Generally hiring a property manager is the safest and easiest way to manage your investment however should you chose to self manage, there are a number of areas you need to take into consideration.
Deciding to self manage your property may be tempting especially as it can save you money, but it can also create a lot of headache especially if you have limited experience. It can take only one disruptive tenant to create legal and financial situations which most property managers can easily avoid.
A good property manager understands the latest laws and regulations to ensure that you are not vulnerable to any potential lawsuit. They also conduct regular property inspections to identify potential tenant and maintenance issues.
Property managers often have systems in place to find and screen prospective tenants. They also have access to data on the tenants past payment history, property maintenance and eviction records.
Before you purchase an investment property, it’s important to invest time to understand your potential rental returns. One of the best ways is to research other properties within the area to see how much they rent for. This will provide you with an idea on the rental market within your area.
If you set your rent too high then your property will sit on the market too long, which will impact your hip pocket.
Alternatively, if you set your rent too low then it will mean you could miss out on potential profits and attract undesirable tenants.A good property manager can help provide comparable properties and information and offer the best advice on the appropriate rent for your investment property.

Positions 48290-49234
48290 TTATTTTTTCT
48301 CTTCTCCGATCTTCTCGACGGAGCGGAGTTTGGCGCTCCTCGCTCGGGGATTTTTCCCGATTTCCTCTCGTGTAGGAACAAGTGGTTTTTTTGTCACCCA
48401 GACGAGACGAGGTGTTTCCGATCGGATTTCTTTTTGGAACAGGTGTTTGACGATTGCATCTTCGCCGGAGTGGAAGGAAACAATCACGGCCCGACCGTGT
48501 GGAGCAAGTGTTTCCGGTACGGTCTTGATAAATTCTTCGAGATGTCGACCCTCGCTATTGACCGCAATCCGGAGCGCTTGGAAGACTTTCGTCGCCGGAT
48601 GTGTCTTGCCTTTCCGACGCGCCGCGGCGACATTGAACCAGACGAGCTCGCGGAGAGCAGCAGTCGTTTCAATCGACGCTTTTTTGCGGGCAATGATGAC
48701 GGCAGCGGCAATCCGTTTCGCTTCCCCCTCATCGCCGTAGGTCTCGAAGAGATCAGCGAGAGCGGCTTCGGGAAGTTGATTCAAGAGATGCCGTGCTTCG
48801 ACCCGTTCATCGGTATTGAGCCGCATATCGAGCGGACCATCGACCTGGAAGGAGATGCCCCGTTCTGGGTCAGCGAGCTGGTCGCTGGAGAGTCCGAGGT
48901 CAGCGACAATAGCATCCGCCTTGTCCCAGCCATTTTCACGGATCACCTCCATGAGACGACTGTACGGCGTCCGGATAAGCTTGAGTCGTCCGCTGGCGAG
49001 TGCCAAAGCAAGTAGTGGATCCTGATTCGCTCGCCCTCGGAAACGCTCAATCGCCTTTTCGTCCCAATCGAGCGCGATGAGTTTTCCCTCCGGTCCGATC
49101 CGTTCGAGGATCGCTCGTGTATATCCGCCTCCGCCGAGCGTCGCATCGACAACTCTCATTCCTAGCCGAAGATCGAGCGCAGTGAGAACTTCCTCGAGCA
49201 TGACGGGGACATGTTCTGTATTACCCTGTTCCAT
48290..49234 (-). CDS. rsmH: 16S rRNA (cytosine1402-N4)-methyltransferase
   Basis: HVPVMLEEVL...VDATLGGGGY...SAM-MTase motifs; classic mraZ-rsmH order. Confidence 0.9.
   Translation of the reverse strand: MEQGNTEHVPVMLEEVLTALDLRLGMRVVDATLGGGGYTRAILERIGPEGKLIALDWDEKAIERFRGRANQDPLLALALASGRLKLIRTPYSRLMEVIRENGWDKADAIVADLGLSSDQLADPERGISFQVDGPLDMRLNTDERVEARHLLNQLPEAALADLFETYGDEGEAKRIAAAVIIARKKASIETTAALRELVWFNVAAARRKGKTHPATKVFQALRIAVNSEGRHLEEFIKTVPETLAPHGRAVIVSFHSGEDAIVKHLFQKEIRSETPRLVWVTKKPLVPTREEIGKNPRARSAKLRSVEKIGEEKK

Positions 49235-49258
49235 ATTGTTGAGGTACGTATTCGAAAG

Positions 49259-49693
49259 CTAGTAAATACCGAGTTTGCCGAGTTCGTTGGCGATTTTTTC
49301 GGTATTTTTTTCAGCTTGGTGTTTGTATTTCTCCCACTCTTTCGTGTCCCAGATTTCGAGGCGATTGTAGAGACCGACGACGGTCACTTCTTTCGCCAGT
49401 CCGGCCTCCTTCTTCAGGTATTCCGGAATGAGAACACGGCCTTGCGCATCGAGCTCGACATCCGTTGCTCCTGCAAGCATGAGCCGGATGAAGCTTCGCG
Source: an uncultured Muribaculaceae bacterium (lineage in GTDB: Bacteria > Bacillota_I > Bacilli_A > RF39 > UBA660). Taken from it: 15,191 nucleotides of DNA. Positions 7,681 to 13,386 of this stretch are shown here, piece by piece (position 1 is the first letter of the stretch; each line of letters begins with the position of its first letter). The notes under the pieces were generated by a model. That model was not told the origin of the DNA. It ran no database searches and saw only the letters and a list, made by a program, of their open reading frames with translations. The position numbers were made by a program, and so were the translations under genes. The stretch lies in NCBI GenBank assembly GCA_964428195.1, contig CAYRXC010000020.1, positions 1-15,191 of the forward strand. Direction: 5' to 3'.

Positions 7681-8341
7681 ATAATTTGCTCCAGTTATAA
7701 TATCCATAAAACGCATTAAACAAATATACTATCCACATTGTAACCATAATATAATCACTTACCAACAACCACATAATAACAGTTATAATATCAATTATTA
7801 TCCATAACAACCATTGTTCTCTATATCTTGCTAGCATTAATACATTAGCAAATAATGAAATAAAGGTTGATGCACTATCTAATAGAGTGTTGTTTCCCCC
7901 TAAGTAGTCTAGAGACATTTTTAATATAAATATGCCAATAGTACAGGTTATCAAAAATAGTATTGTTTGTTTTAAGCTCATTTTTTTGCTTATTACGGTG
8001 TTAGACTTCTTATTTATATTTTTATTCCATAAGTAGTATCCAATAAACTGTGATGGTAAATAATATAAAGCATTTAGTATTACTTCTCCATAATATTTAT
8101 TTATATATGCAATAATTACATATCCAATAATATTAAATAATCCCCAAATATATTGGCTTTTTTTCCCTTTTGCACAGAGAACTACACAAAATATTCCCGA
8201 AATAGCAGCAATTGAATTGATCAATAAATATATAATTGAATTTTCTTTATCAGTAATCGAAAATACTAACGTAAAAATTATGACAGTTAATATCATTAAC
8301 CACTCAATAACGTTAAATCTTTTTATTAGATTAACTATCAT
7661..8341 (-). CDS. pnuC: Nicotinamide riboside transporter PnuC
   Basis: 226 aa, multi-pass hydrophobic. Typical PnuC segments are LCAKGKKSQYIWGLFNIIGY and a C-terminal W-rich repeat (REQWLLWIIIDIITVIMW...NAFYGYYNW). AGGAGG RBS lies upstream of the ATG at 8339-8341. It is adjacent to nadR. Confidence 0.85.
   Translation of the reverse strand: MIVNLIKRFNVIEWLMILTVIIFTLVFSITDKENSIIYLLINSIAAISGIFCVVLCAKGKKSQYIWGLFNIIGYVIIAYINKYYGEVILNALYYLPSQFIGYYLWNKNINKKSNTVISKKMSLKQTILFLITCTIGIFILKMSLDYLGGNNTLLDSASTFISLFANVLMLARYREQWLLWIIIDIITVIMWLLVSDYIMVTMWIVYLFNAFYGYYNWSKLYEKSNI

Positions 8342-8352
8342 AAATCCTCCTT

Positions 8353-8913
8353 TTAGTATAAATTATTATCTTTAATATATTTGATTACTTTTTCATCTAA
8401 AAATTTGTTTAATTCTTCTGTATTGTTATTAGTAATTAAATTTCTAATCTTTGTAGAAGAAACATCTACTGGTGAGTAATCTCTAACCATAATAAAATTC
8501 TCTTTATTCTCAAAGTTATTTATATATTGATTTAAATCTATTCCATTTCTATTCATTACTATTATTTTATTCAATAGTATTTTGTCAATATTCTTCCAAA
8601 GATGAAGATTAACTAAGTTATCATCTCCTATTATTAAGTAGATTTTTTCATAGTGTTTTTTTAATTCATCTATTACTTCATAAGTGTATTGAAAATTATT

At the first sign or report of any maintenance issues, it is the responsibility of the property owner to step in. If the property is managed by a professional property management company, then it is the responsibility of the manager to make the arrangements on behalf of the owner.
If your tenants are behind in paying their rent, it could lead to a costly recovery process and may affect your personal cash flow. You should keep a close eye on your tenants rent due dates and monitor that the payments have come through on time.
If your tenants fall into arrears then you may need to issue a breach notice of non-payment. It is important to be familiar with your local tenancy laws, since the number of days in rental arrears prior to a tenancy termination may vary state to state. Monitoring rental payments as they fall due and promptly issuing of notice to tenants generally resolves issues and avoids painful financial losses.
As we know, insurance helps protect investors from the risks associated with owning an investment property.
Landlord insurance covers property owners for malicious damage by tenants, accidental damage, legal liability for occurrences on the property that may cause death or bodily injury, and loss of rental income as a result of property damage or a tenant absconding.
Standard building and contents insurance policies usually don’t cover landlords for these risks. A smart investor understands an investment property is for the long term, so you should always think to protect your investment.